by: Wild Bill, aka The Texas Authority
About me: I have been the President of my HOA in Texas for the past 20 years. I’ve been an accountant, financial advisor, Controller and CFO for literally hundreds of Texas businesses and business owners. I’ve been involved in local, state, and national politics, and I’ve been a provider for my family for over 50 years here in Texas. It’s a great place to live, so lean on me and listen up.
Depending on where you build your custom home here in Texas, you may be subject to the rules and restrictions of a property owner association. The popularity of such property owner associations, more commonly called Home Owner Associations (HOAs), has increased dramatically over the last 40 years.
Today it is estimated that 75 million people in the USA reside in such “covenanted” communities, with standards and specifications that apply to all residents.
Driving the popularity of these associations is the desire to protect property values and insure an ambiance that makes for a higher quality of life in the neighborhoods they govern.
So before committing to any specific HOA, it is imperative to understand the way these organizations work. Not all HOA’s are created equal.
Property owner associations in Texas are formed as legal entities by the filing of a set of founding documents, typically described as “Covenants, Conditions and Restrictions”(CC&Rs).
Usually these covenants are accompanied by a set of “Bylaws” which lay out essential standards for its residents to live by. As the association matures, the governing Board may also develop a set of Rules to supplement these founding documents.
Together these written instruments form the framework for a distinctive neighborhood. All of these written documents should be available to the public at large, so you should request these governing documents and READ THEM.
When you acquire a piece of property that is part of an HOA, these documents will become restrictions to your deed. From that point on you will be required to subordinate your personal preferences to the terms and conditions set forth in them.
4 Things To Watch For
1. Architectural Specifications
One of the primary goals of an HOA is to set standards for the construction and maintenance of the structures within the development’s boundaries.
Serious consideration should be given to the types of materials and design characteristics authorized by the CC&Rs, as they may limit your options for your new home.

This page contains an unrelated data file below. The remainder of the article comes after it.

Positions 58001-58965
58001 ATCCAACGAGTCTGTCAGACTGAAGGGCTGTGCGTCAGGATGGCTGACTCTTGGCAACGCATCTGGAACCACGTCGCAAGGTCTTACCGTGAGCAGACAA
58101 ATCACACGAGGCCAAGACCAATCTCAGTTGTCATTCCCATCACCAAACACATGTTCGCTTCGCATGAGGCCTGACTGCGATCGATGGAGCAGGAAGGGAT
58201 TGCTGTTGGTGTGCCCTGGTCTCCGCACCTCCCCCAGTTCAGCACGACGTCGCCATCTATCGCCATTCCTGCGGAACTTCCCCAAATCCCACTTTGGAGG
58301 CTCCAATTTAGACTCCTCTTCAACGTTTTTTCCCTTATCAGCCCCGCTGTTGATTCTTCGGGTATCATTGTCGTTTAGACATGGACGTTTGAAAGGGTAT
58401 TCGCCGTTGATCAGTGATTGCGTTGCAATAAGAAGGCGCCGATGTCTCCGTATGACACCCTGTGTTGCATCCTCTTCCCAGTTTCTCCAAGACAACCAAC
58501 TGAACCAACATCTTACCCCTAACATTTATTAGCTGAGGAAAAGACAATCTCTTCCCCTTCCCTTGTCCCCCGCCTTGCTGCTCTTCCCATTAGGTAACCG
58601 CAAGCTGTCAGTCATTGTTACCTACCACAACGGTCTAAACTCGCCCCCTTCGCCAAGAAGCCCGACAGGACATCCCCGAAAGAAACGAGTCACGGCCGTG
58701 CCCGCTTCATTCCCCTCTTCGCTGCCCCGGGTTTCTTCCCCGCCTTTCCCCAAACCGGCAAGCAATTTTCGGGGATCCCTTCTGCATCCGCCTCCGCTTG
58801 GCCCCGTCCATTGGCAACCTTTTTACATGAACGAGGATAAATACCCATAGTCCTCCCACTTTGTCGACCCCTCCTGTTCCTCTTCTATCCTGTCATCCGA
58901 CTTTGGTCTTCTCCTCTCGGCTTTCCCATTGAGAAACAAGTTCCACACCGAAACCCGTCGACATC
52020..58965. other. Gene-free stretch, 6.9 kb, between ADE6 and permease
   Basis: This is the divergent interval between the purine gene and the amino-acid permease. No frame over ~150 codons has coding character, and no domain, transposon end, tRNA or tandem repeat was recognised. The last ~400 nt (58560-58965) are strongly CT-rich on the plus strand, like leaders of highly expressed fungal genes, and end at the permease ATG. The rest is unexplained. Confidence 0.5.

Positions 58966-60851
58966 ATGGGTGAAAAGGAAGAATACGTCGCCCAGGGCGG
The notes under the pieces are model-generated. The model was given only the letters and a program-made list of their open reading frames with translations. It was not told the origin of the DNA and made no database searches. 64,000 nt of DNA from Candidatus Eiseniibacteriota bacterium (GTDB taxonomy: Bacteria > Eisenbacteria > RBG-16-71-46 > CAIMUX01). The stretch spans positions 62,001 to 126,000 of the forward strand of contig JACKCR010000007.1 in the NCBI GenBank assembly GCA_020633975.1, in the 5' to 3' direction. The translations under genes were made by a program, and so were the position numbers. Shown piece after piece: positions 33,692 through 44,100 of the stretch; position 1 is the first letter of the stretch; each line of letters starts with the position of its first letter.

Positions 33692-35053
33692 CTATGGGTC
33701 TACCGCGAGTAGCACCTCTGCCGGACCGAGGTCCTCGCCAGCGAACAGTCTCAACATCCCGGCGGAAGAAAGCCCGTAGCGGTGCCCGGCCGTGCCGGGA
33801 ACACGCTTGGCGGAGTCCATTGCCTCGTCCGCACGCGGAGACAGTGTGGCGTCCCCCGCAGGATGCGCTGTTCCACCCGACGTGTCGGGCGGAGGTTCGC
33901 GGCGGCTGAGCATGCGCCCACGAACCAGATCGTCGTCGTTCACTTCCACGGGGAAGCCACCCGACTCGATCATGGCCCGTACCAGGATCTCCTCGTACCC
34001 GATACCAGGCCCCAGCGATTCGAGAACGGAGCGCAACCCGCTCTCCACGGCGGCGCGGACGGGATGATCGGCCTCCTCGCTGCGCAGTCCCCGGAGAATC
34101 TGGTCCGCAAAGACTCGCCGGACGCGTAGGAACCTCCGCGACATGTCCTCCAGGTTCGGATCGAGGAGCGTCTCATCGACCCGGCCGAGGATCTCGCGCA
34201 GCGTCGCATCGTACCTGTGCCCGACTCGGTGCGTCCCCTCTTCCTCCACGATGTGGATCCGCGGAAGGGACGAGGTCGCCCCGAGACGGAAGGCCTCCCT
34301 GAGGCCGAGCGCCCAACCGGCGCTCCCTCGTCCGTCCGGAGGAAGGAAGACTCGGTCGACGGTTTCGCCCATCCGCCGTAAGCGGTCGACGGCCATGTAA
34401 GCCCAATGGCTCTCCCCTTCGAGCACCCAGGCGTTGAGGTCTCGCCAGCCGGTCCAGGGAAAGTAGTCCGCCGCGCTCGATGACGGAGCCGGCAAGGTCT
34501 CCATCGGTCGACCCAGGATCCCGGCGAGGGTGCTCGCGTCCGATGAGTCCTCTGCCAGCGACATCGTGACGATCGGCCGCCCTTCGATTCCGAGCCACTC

Issues such as roof height, percentage of masonry, setbacks, and fencing specification may all be regulated, so any applicable CC&Rs should take center stage in the planning process if you are building a custom home. This is why it is important to READ THE DOCUMENTS.
2. Behavioral Restrictions
No one wants to build a home in a neighborhood that allows junk cars to be parked in the driveways, or one that allows animals to roam the streets untethered, or ignores rubbish and debris on a homeowner’s property.
Do the CC&Rs for your HOA address these kinds of issues?
Other behaviors that may be addressed in the CC&Rs are overnight parking on the streets, prohibition of invasive noise levels, operation of a business out of your home, rental restrictions and even visitor restrictions. Again it’s important to READ THE DOCUMENTS.
3. Association Management
With the increase in residential planned developments has come a proliferation of off-site property management companies to offer services that an HOA may need or desire.
Although the general policies for the neighborhood fall to an elected Board of Directors, it is instructive to understand who runs the day-to-day affairs of the HOA.
For example, if the community irrigation system springs a leak on Saturday afternoon, who shuts off the water valve? If the common restrooms clog up, who calls the plumber? If a homeowner persists in accumulating debris in his backyard, who confronts the situation to effect a cure?
Attendance at a Board meeting should enlighten your understanding of who does what to maintain the standards and ambiance of your prospective community. Additionally, you might reach out to the President or other members of the HOA directly, to better understand the culture and expectations of the community.
4. Association Fees
The life blood of an association’s health is the amount of money available to carry out its prescribed duties. These funds are derived from assessments levied on the property owners by the Board of Directors.
Whether or not such assessments are reasonable is a subjective judgement call, but it must be noted that these financial obligations are mandatory and ongoing. They must be considered as a cost of living factor moving forward, and you should expect to pay your dues.
Before committing to an association’s rules, it would be wise to understand what triggers an increase in fees. Is there a limit on yearly increases? What conditions permit a “special assessment”? Or are the fees frozen?
An HOA operating without the ability to adjust to future inflation may be placing itself in a short-sighted bind. And, ignoring the possibility of special circumstances which might arise could be risking the future for the convenience of the present. The only way to know these factors is to READ THE DOCUMENTS.
Tips for Success
For additional insights into the character of your prospective neighborhood, drive the neighborhood. Drive the streets in the daylight, and in darkness. Drop in on weekdays, and on weekends. And while you’re at it…
Talk to the neighbors. Find out from them if there are any problems. Take their pulse to see how they like living in their restricted community.
If your thorough examination leads you to commit to an HOA neighborhood, then commit wholeheartedly. Be supportive. Be a contributor. Volunteer. You are committing to a lifestyle that will preserve your property’s value, and enhance your quality of life. Congratulations and welcome to Texas.